We've talked about your start in photography, we talked about your current work, let's quickly chat about the future. What have you got coming up this year, any plans? Any special projects? Plus in regards to a more long term plan, where are you hoping your creative journey will take you in the years to come?

'As of today I am having my first studio shoot at Millwood Studio as a 1-2-1 training session to show me studio lighting and what difference it can make and then come November I'll be hanging my camera up for a while and delving a little deeper into the features of PhotoShop. As I am self teaching, it takes a little longer and needs more focus but I have accumulated a good amount of images to work with now. At the moment I have only managed light manipulation so it will be interesting to get to the image manipulation stages too. I come from an IT background and tend to learn software quickly so I'm hopeful I should be able to improve my ability with the correct editing.'

Model - KierB


We can't really talk photography without discussing gear, so...what is your 'go to' equipment that you find yourself gravitating towards the most on shoots?

'My first four shoots on my profile were done on a Fuji S8000 which was ok as a transition from the iPhone point and click days. I knew it wouldn't be enough to do what I wanted it to do but don't have an unlimited budget so last month I moved to a Nikon D3200 with Shanny Flash. I could see the improvements instantly but was still working in comfort zone jpeg. After a considerable amount of research and use of the groups on PP I moved over to raw and was instantly rewarded with a mountain of tools I previously didn't have which has vastly improved my images. Looking at my profile, and seeing as I'm only two months in, it's really interesting to see the transitions in my images as my ability to not only shoot but edit the shoot to what I want to see. I know I've a long way to go and an uphill struggle but i'm enjoying the journey so far and with a pletara of models and a head full of idea's, the future is bright, with a sepia filter.'

Model - Heather N


Now for the shameless self promotion part of the interview...where can people find more of you and your work?

'As I am still new, I'm not at the stages of having a dedicated website, blog or wordpress so at the moment all my images are available on my purpleport profile...

http://purpleport.com/portfolio/1234dist'



I'd like to thank Craig again for taking the time to answer a few questions for me. Be sure to check out the links for more of his work, and the links attached to the images for the other creatives involved.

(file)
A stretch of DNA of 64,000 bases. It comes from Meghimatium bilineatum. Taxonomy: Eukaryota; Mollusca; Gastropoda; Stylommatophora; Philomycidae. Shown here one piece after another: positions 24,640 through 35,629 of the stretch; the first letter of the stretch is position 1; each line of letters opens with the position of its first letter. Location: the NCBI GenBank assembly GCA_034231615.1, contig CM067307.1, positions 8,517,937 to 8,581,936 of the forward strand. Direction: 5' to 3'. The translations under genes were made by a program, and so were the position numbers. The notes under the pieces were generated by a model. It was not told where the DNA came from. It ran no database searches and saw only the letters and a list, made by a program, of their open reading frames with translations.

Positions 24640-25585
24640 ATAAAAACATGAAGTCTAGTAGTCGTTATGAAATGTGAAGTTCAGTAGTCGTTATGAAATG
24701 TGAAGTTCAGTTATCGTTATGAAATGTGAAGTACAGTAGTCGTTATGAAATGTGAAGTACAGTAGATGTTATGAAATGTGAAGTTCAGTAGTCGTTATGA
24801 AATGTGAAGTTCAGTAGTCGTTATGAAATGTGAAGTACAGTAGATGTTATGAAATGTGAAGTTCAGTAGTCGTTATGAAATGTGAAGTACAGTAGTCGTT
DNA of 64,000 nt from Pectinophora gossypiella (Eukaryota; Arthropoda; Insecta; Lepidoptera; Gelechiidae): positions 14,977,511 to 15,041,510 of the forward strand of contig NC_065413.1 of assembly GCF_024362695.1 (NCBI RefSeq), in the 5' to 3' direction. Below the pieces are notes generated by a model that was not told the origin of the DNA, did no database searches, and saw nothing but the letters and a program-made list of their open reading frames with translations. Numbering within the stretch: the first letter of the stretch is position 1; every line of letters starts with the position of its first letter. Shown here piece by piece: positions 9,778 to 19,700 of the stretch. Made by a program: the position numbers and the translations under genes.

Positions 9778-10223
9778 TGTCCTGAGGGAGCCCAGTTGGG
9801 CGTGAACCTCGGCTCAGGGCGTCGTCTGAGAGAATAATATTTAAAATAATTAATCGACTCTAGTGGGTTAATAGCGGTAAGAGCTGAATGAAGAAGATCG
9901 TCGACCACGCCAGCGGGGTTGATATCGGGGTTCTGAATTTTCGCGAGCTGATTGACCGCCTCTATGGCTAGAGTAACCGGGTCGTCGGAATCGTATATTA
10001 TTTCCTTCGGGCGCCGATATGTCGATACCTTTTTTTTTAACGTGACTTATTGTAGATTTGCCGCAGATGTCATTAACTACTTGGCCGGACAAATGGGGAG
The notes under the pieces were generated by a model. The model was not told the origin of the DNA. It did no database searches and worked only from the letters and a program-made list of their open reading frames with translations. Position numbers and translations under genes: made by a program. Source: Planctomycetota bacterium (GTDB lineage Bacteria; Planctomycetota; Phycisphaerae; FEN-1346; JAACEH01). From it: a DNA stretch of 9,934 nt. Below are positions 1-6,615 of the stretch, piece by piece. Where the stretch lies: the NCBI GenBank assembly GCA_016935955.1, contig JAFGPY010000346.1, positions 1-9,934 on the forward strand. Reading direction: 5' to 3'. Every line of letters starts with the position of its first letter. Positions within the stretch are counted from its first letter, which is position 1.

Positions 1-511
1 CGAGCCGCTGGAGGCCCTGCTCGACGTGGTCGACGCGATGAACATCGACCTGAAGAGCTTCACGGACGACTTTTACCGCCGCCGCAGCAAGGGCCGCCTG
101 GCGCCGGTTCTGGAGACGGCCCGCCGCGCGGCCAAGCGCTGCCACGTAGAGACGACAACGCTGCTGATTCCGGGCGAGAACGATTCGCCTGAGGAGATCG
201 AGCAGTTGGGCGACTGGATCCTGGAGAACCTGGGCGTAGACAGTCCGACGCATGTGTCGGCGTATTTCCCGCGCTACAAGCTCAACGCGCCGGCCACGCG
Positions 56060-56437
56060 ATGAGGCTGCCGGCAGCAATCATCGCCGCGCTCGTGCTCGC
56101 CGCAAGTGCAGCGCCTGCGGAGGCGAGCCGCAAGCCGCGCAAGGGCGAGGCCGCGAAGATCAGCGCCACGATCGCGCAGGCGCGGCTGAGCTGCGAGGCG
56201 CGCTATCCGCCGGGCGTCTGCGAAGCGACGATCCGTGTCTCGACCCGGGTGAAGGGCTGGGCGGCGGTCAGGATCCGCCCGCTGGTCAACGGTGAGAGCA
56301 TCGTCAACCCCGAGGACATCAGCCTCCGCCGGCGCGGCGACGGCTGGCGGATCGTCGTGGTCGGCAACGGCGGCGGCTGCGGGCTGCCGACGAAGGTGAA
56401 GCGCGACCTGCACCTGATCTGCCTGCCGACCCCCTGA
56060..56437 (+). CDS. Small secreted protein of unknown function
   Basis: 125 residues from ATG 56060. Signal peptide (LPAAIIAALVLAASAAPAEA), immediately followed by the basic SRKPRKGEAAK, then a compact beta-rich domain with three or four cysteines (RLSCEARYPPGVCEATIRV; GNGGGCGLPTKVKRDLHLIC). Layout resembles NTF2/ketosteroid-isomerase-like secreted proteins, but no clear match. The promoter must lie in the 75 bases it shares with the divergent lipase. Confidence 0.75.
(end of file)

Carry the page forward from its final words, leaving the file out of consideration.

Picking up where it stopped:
Ian
http://facebook.com/guffoggthegeek
http://twitter.com/guffoggthegeek

Friday, 4 November 2016

Raging Ranter - Assumptions - AKA, The Internets Dismay At The Lack Of Lady Flesh On Display

A few days back Tony & Chelsea Northrup published a video titled 'Chelsea's bubble bath BOUDOIR photoshoot'. Having watched them for some time now the video was pretty much what I expected, albeit with a different topless fella...I was in the camp expecting an oiled up Matt Granger.

In less than 48 hours the video amassed around 38k views, 33k of which occurred in the first 24 hours. As much as I love the content Tony & Chelsea put out, I suspect a decent part of those views did not come from people who like me watch all their content upon release...ok most of it, I've probably missed some. I suspect (well suspected, at this part of the post let's pretend that I haven't already read the comments and found 'proof') a large portion of their views came from the assumptions people made seeing the title 'Chelsea's bubble bath BOUDOIR photoshoot' accompanied by an image of Chelsea.

I could try rationalise these assumptions, spew some bollocks about something...actually, I can't! I thought about it and I just couldn't do it! Judging by the like to dislike ration, and rather more damningly various comments (see, proof...sort of!) many people made an assumption and went for one reason...well, two reasons.

Whilst Tony & Chelsea put the video up mainly as a joke, and it, along with the disappointment caused to many, was in fact funny, it does indeed raise a bloody good point about the assumptions made on the internet, or rather these assumptions power to make people view your content.

Your contents title can be as accurate as you like, there'll always be people who make assumptions and view it, not because of what it is, but because of what they're expecting. Take for example Tony & Chelsea's video. Despite their channel header, about page and various video thumbnails clearly displaying Chelsea as a photographer, a vast amount of people flocked to the video thinking they'd see Chelsea's soaped up boobies.

I'm not naive, I've always known people make assumptions about anything and everything, I've found myself on the receiving end more than once...granted, I didn't quite know the level of fuckwittery that it can achieve. What never occurred to me was the power these assumptions have on the reception of your content.

This realisation has raised questions in my mind. Is it acceptable to manipulate these assumptions for the purpose of garnering a wider audience for your work? How would people react finding their assumptions wrong? For example, how would people react if say a photographer posted a link titled 'pair of great tits' instead of 'pair of parus major'? Would they feel used? Lied to? Would they resent the photographer? In a world where competition is vast and content is so easily available, is it necessary in order to make sure your content is viewed over the competitions?

(When I say manipulate peoples assumptions, I mean use titles, links etc that whilst still 100% accurate to the content, could be misinterpreted. I'm not talking the kinda click bait shit that YouTuber's do where the content of the video has the most fleeting reference to the title!)